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Boeing 747-8I flies over every state in the lower 48 in 18 hours

Boeing returns to their canvas again -- this time to fly over every state in the lower 48 United States in a single flight! ( और अधिक...

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Gary Eaton 0
the same jet flew from Washington to Charleston, SC made a flyover of the airport and then flew back to Washington on Oct. 21st, 2011. Check out for some photos.
Mark Duell 0
Daniel Baker 0
Looks like WV was a planning mistake and they missed RI by cutting the corner.
Mark Duell 0
Also missed the landmass of PA
Ben Lillie 0
Barely got MS and AR either.
Kenneth Breiner 0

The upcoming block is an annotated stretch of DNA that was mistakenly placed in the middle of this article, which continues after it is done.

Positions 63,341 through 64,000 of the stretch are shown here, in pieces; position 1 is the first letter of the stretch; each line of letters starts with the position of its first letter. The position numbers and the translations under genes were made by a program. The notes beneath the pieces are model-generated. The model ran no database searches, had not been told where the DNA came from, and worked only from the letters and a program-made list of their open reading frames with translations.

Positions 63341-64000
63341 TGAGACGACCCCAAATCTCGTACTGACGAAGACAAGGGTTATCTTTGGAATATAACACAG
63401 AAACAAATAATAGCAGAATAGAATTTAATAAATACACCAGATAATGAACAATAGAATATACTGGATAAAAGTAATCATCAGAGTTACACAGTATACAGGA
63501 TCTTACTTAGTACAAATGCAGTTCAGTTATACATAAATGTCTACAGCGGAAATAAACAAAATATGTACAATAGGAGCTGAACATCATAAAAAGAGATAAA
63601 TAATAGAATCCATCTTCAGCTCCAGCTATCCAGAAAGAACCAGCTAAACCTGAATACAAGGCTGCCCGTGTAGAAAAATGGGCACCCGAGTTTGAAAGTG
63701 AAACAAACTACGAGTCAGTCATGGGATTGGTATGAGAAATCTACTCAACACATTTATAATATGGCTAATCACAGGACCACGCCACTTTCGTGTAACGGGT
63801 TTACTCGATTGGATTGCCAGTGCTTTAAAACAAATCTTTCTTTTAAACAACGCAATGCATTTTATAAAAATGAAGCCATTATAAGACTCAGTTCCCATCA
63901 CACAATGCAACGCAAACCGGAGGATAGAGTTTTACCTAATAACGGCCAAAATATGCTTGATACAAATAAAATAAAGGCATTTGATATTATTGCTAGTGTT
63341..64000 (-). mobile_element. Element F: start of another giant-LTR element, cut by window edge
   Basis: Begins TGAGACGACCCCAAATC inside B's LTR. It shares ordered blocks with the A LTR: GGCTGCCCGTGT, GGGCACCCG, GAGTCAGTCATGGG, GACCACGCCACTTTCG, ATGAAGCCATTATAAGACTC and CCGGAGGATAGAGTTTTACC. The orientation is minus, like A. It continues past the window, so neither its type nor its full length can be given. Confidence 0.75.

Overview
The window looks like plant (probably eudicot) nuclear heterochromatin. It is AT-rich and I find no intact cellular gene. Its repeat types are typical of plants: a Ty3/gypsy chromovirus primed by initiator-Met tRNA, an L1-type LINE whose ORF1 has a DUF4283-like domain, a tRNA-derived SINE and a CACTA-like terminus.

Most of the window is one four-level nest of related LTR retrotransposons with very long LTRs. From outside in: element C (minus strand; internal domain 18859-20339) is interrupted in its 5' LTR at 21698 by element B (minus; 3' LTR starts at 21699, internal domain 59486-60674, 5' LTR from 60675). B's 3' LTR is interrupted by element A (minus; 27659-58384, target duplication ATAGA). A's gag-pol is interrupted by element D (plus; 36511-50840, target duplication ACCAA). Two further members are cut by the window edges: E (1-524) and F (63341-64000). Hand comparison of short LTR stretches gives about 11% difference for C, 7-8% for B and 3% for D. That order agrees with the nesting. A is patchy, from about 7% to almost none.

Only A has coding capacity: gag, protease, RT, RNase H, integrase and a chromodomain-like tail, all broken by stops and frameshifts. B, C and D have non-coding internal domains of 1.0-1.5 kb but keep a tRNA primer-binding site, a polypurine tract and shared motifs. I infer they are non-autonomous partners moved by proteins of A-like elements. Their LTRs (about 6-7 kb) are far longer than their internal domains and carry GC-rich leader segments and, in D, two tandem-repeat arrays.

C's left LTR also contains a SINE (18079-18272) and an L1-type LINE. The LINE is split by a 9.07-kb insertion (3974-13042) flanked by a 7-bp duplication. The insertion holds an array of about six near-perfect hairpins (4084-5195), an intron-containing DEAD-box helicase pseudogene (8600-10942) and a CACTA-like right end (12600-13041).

looks like they frogot to fly over west virginia or the lines were drawn incorrectly????
Michael Mainiero 0
Well, if Boeing had moved the route 50 miles, it would have crossed over W. Virginia...
sbirch 0
Including all the states looks like it may have not been the original plan, as the scheduled flight plan would have missed Nebraska and Wyoming. WV was an oversight, but then who remembers WV. Still pretty cool.
kenrpettyfan 0
Cannikin 0
What was the purpose of this flight?
Ian Smith 0
they also missed kentucky. fail.
Mark Duell 0
They flew across the western side of KY.
jon sloan 0
Looks like they missed WV.
Larry Schillig 0
Washington D.C. is not a state. It it's own world :)
Larry Schillig 0
Washington D.C. is not a state.
It's in it's own world :)
KC Hoover 0
David Marshall 0
I think that RI was clipped and also PA near Lake Erie. WV was defnitely missed. They weren't even close.
Dale Lewis 0
They flew over California at FL42 so no visual but if you have a Radar Box or SBS1 it can be tracked real time on your PC.